Brooke Daniels-Brown and Dr. Jared Warren, Department of Psychology
The purpose of the project was to examine youth self-efficacy as it relates to youth symptoms and treatment outcomes in a community mental health setting. From analyzing the collected data, results suggest that youth self-efficacy may act as a moderator and potential mediator in youth mental health services. Tailoring interventions to improve youth self-efficacy may yield more effective outcomes and additional research examining youth self-efficacy in the context of evidence-based treatments may be warranted. Also, these results generalize well to routine services, which are received by the majority of youth in mental health care. Self-efficacy is an important factor in the treatment process and we encourage therapists to focus on improving client’s self- efficacy so as to lower reported distress. Future research may investigate randomized controlled self-efficacy studies to determine the actual effect of this potential mediating variable.
With these findings, my fellow research members and I attended the National Conference in Clinical Child and Adolescent Psychology in October to present our research. I participated in a poster session and was able to get some great feedback and insight into other potential factors of youth self-efficacy. At this conference, I was also able to network with the top psychologists in this field and learn about the new areas of research that are being examined and studied. Attending this conference in Kansas was a great experience and helped me fuel my passion for research and the field of psychology. I hope to use this experience to strengthen my graduate school applications and to improve my research skills, so as to be the best candidate I can be for a career in psychology.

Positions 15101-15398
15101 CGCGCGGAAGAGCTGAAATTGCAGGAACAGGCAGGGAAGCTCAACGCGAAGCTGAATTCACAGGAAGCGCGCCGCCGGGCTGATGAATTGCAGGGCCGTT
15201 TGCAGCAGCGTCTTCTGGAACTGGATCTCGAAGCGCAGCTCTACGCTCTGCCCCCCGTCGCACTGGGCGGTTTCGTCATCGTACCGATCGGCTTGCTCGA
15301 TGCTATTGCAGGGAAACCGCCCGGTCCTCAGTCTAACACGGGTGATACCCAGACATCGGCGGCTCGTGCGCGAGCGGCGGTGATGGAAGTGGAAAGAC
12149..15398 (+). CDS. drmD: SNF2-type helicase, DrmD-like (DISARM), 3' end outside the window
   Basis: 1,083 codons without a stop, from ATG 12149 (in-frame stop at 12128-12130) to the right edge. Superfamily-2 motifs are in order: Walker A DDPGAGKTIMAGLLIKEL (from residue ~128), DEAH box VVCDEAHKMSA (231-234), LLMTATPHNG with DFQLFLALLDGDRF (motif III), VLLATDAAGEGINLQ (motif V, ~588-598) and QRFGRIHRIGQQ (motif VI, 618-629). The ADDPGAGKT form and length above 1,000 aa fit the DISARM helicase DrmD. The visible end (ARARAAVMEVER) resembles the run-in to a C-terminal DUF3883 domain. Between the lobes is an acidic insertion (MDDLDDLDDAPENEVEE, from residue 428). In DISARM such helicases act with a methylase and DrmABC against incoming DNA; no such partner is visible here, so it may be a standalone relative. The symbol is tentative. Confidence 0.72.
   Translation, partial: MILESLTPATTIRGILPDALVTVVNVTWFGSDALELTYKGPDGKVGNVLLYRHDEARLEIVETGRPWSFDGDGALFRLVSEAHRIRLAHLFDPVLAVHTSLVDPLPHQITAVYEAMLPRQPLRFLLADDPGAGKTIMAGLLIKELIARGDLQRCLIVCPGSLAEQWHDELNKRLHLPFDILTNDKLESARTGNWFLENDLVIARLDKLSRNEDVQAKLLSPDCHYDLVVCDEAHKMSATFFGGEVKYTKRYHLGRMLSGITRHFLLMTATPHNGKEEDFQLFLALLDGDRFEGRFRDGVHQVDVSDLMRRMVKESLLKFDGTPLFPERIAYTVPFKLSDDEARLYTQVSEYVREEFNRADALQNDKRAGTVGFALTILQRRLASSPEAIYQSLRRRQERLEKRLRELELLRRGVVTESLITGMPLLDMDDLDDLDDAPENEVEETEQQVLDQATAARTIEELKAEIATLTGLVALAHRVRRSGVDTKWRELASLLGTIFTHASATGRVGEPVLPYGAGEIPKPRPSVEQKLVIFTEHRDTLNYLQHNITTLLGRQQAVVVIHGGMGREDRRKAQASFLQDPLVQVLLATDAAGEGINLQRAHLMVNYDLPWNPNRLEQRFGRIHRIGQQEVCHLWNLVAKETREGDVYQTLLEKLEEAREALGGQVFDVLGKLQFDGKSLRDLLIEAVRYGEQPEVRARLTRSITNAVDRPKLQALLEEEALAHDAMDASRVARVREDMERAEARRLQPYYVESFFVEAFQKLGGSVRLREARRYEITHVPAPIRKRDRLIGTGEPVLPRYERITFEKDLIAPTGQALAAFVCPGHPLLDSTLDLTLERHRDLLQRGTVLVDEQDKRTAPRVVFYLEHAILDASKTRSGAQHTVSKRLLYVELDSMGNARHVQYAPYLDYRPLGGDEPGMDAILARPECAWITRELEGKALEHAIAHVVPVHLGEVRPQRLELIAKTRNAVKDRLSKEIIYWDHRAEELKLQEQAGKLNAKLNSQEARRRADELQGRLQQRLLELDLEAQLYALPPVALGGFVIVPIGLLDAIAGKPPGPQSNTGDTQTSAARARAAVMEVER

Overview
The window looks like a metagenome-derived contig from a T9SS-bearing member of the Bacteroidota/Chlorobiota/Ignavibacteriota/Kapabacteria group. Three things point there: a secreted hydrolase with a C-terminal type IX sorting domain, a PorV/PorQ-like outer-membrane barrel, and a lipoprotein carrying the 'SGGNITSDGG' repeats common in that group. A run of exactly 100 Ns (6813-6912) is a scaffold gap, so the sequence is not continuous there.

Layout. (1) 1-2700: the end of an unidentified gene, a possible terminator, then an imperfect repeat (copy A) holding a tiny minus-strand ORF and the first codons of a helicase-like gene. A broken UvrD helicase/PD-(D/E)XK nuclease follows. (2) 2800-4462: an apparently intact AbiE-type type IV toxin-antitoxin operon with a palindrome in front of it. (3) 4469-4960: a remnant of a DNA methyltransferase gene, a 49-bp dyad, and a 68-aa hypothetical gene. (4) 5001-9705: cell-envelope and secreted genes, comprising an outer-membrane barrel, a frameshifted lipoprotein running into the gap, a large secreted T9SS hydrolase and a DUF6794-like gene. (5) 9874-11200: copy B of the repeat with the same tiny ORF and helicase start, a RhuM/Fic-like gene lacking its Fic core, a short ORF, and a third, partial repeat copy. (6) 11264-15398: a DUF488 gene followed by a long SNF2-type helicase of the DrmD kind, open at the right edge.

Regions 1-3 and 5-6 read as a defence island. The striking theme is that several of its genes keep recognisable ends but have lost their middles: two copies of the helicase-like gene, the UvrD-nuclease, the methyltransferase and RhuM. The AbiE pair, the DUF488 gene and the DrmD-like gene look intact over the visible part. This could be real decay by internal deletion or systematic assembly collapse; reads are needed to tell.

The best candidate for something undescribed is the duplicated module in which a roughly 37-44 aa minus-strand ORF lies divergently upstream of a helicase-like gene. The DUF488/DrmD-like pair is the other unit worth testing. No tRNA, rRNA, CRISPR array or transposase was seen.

The next step in my research is to submit a manuscript to a clinical psychology journal. I will either submit my findings to one of the following publication venues: the Journal of Clinical Child and Adolescent Psychology, the Journal of Child Psychology and Psychiatry, Psychotherapy Research, and the Journal of Clinical Psychology. I will also continue to do research with Dr. Warren and work on various projects examining treatment outcomes of mental health.
As I have worked on this project I have grown a lot as a researcher. I have learned the importance of collecting and entering accurate data and what it means to analyze and interpret that data. I have become better at working with fellow researchers and also delegating tasks so as to involve everyone in the research process. My presenting skills have improved after the experience at the conference too. Initially, I was nervous to present and felt inadequate in comparison to the trained psychologists. However, after the poster session I felt more confident in myself in regards to explaining the research I had done. Additionally, I recognized that I am capable of taking on big research projects and that the training I have acquired from BYU has given me the skills required for these experiences. Overall, I have really enjoyed the time I have spent on this project and am excited to continue with this research as well as be involved in other projects.